Seaside Retreat, the Lane's End runner-up, was scheduled to ship from Turfway to Churchill Downs on Tuesday and begin training toward the April 15 Blue Grass Stakes at Keeneland, trainer Mark Casse said Monday from Ocala, Fla. Patrick Husbands will retain the mount.

Seaside Retreat will be accompanied to Churchill by the filly Top Notch Lady, winner of the on Saturday at Turfway. Top Notch Lady "is going to be supplemented to the Kentucky Oaks" for $25,000, said Casse. "She ran hard Saturday, and I don't feel like I need to run her again before then."

The Kentucky Oaks will be run May 5 at Churchill.

Top Notch Lady, owned by Robert J. Wilson, was making her first start in four months in the Bourbonette.

No changes for next Lane's End

While Turfway officials had some regrets that Strong Contender was excluded from the Lane's End field because of insufficient earnings, they say they are not inclined to make any changes for next year.

One of the provisions that might have allowed Strong Contender into the race was an also-eligibles list, although there were no scratches. Turfway provides for also-eligibles in all stakes except for the Lane's End, an exception that exists because the track does not want to take away any starters from the Rushaway Stakes, also a two-turn race for 3-year-olds. The track does not permit cross-entering in same-day races.

"If you have two decent horses on the AE's for the Lane's End and neither gets in, that's two decent horses that could've made the Rushaway a better race for you," said Turfway racing secretary Rick Leigh.

Another option would be to invoke the rule that Keeneland and Churchill Downs use for maiden turf races: Horses who have never run for a claiming price get preference over those who have.

But guess what? That would have given Strong Contender preference over Pair of Kings and the ultimate Lane's End winner, With a City.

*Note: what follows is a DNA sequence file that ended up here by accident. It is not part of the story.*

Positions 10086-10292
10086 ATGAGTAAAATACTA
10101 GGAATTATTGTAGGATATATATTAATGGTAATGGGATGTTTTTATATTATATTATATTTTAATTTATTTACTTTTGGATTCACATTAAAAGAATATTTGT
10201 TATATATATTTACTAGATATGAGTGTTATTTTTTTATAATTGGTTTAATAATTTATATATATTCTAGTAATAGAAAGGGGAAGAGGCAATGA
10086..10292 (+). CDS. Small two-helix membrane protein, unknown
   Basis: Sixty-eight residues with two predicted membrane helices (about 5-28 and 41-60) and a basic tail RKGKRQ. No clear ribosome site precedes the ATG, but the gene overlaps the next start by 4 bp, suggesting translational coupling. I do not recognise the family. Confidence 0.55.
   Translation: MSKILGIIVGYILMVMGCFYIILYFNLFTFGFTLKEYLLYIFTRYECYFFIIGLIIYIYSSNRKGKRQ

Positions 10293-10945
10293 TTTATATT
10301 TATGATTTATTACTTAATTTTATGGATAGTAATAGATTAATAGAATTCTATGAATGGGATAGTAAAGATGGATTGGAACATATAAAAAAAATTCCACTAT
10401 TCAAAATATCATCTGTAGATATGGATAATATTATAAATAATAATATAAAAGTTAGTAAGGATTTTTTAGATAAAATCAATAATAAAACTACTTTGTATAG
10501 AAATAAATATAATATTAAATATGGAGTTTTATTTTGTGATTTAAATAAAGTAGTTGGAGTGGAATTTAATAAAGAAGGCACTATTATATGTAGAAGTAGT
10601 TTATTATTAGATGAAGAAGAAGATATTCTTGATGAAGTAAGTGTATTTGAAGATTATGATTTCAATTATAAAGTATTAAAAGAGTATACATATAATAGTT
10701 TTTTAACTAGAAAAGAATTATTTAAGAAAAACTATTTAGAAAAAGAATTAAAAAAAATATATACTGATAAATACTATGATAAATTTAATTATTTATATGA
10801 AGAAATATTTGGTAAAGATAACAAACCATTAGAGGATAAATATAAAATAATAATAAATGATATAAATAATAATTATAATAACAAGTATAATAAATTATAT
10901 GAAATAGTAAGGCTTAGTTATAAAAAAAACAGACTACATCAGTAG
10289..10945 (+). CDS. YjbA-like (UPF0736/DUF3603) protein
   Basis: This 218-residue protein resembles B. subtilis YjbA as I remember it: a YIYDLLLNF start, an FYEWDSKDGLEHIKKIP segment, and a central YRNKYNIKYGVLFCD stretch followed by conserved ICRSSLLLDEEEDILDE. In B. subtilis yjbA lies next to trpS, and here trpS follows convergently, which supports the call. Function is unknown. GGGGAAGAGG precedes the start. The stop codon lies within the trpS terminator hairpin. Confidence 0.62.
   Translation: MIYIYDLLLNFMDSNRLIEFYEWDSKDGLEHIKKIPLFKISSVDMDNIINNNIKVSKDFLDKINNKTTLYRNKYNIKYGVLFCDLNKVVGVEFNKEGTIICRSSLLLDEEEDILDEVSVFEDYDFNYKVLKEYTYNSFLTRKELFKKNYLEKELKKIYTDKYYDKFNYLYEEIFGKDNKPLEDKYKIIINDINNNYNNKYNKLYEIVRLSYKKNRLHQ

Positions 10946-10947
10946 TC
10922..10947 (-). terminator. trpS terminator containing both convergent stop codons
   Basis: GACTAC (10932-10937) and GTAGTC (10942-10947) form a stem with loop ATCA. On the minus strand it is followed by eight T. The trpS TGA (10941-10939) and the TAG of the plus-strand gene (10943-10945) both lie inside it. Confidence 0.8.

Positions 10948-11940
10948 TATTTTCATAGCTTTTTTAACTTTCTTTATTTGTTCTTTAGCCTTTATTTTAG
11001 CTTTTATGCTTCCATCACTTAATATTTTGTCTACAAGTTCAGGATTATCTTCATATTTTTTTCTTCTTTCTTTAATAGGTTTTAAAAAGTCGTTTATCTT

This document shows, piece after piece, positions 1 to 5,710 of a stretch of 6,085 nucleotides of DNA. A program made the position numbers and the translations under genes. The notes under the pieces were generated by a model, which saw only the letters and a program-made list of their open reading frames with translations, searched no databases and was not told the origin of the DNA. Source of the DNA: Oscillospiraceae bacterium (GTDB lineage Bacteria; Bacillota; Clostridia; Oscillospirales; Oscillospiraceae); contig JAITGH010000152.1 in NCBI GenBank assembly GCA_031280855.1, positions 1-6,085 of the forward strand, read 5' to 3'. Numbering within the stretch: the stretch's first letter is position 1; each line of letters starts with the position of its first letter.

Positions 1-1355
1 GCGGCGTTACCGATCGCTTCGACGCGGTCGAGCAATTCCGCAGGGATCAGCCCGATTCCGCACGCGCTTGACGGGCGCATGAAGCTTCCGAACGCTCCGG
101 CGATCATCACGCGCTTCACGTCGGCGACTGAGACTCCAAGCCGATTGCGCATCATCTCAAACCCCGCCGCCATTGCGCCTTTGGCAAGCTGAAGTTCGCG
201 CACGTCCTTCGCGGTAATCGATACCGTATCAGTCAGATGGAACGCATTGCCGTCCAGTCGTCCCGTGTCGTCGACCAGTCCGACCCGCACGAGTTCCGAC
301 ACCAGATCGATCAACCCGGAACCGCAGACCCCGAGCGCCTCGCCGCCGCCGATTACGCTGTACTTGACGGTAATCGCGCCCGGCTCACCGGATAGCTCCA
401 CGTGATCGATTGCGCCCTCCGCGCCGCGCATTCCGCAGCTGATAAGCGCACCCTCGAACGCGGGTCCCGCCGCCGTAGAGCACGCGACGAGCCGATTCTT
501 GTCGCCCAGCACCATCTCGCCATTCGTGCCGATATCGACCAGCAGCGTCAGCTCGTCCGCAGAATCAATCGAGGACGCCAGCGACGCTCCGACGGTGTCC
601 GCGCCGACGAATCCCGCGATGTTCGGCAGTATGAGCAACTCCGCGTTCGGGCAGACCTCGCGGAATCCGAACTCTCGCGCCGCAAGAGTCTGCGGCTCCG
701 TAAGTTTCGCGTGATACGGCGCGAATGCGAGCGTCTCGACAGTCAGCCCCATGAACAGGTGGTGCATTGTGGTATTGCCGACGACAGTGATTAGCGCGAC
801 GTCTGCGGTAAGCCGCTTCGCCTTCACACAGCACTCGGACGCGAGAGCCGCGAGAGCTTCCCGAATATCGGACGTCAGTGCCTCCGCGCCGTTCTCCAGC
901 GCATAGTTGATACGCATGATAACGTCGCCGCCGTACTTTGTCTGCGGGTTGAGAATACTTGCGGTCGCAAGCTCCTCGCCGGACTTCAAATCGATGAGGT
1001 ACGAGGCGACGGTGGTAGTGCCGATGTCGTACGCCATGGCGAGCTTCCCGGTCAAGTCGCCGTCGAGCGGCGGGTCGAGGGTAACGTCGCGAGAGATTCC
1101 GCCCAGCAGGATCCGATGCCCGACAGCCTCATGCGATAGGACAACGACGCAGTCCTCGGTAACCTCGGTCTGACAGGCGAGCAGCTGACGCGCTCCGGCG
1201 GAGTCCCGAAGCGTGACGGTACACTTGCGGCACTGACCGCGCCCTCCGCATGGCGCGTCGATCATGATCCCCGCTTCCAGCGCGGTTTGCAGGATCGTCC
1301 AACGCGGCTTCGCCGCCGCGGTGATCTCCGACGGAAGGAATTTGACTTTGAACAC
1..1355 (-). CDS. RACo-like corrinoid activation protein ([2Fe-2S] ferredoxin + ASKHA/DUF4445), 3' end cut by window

"We're not going to go that way," said Leigh.

High Cotton ships to Keeneland

High Cotton, winner of the , shipped to Keeneland on Sunday with assistant Mike Dilger and logically will be pointed to the Blue Grass or April 22 Lexington Stakes, although trainer Todd Pletcher, who was in Dubai over the weekend, was not immediately available to confirm those plans.

Pletcher, the leading trainer at Keeneland last spring, will have strings of horses at Keeneland and Churchill this spring.

Skeleton Crew could try dirt next

Skeleton Crew, winner of the six-furlong , may run next in the Lexington or the April 29 Derby Trial, said owner Ed Anthony. Either race would mark his first on dirt.

"Obviously we don't know if he can go long," said Anthony. "That's what's up in the air."

Skeleton Crew, a gelding by Elusive Quality, not only has made all five career starts on Polytrack at Turfway, but also trains over Polytrack at the High Point training center near La Grange, Ky. He earned a 95 Beyer in the Hansel.

* First Samurai, the first major Derby contender on the grounds at Churchill, had his first serious work since shipping up from south Florida, breezing five furlongs Sunday in 1:02.20. Donna Brothers was aboard First Samurai for her husband, trainer Frank Brothers, who said, "He was well within himself and was happy."